Phase II (2014) was expected to last for five years. Concentrating on the reintroduction and monitoring of piping guans in the Serra da Mantiqueira region in São Francisco Xavier in Serra da Mantiqueira, in areas close to the Serra do Mar State Park – Núcleo Caraguatatuba /São Paulo and REGUA/Cachoeiras de Macacu, state of Rio de Janeiro . At the same time, a protocol for the reintroduction and monitoring of these birds was established so that it could be replicated in other places where the species is locally extinct.
Two individuals of Red-billed curassow - © REGUA
Four jacutingas Thaty, Lily, Coffee and Carmen from captivity (3 from UENF and 1 from Parque das Aves) spent 6 months in the Jacutinga Project rehabilitation nursery in São Francisco Xavier for predator recognition training (birds of prey, felines and dogs were used), food testing, flight and behavioural observations. After being considered fit for release into the wild, they were transferred to the acclimatisation compound at REGUA, where they spent a month before release. After reintroduction, they were monitored using radio location transmitters, active search and using the participation of the local community encouraging the practice of bird watching.
Black-fronted piping guan in the rehabilitation nursery -
The project carried out the first release in June 2016 with 12 individuals released in Serra da Mantiqueira and 6 in Serra do Mar, totaling 18 individuals. This project was carried out by SAVE Brasil and sponsored by Fundação Grupo Boticário in RJ and by Petrobras in SP. This project did not continue due to lack of funding.
Red-billed curassow (Crax blumenbachi) - © REGUA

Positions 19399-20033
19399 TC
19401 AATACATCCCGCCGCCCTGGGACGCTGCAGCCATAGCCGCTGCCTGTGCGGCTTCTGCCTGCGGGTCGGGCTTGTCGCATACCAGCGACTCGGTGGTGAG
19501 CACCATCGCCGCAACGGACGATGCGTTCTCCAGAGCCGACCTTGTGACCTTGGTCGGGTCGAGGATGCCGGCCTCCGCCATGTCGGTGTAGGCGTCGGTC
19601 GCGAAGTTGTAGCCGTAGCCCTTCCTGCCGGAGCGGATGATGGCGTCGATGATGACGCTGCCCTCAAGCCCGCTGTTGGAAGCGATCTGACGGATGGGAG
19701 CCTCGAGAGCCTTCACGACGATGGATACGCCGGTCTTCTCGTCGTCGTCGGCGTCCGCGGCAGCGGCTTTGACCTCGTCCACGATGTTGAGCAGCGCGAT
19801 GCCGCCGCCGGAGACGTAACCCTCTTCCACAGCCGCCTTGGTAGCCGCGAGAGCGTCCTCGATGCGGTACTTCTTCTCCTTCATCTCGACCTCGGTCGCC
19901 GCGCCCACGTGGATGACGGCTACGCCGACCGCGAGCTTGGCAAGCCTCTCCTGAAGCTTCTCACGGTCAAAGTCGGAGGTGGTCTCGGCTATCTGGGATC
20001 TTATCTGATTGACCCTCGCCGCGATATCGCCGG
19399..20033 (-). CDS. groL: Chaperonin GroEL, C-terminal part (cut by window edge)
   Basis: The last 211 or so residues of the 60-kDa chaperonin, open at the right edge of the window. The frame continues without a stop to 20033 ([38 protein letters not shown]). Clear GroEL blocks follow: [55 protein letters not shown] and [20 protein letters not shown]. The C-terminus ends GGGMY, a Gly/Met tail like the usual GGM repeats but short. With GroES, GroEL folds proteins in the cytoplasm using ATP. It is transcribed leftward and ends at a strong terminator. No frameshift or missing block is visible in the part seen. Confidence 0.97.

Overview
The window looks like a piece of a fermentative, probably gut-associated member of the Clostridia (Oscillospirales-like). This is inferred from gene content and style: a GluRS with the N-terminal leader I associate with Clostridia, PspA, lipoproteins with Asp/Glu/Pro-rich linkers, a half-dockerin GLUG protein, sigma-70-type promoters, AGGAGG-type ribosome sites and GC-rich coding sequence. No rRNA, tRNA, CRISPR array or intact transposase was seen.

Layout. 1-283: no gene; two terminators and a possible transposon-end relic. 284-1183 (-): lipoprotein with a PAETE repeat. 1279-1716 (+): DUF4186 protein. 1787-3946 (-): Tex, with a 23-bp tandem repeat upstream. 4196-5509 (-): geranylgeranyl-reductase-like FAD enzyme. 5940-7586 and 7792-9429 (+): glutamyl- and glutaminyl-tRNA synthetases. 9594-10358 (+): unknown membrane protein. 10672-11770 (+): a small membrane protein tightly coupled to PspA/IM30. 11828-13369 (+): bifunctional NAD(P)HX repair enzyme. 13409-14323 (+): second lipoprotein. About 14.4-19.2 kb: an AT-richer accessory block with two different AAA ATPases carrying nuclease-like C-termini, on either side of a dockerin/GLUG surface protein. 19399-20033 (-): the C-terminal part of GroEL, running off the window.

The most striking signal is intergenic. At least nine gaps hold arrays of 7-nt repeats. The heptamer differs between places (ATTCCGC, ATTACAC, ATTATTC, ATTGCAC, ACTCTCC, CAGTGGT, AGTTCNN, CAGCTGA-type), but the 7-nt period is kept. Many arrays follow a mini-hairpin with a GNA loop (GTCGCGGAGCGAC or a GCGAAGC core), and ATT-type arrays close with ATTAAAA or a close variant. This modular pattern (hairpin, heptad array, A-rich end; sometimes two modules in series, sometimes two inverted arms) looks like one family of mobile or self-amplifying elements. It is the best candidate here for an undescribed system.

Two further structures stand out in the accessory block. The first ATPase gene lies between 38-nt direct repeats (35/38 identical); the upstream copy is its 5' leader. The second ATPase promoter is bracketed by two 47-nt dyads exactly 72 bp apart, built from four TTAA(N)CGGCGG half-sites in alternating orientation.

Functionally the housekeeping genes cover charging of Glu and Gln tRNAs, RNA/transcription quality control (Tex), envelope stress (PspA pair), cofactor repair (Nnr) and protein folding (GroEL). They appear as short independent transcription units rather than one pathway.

The reintroduction of Lowland Tapir (Tapirus terrestris) at REGUA, a locally extinct species in the State of Rio de Janeiro for many years, began in 2017 with the arrival of three animals. This reintroduction is part of the list of projects promoted and carried out by the REFAUNA and in this case it is also being co-ordinated by the Laboratory of Ecology and Management of Wild Animals of the Federal Institute of Education, Science and Technology of Rio de Janeiro (LEMAS-IFRJ🇧🇷 Fragmentation and habitat loss over time have negatively impacted medium and large mammal populations. Overhunting has led several mammal species to reach significant population reduction and species extinction.
Arrival of a new tapir (Tapirus terrestris) to the acclimatization area - © Vitor Marigo
Tapir feeding in the acclimatization area - © REGUA
Along with the reintroduction of these animals, research is being conducted on their ability to disperse seeds, spatial ecology, and other ecological interactions. We currently have 12 tapirs living in the REGUA forests, four of which were born in the wild. The animals have adapted very well to their new environment and the residents around REGUA support the reintroduction. This programme also has the support of the Guapiaçu Project and the ANTology project, which has the support of the Instituto de Ação Socioambiental (Asa) and funding from Furnas Energia. The objective is to establish a viable population that over time will disperse into the Três Picos State Park and other adjacent forest areas, also colonising the Central Fluminense Atlantic Forest Mosaic.
Monitoring of tapirs is conducted by REFAUNA and the ANTologia project.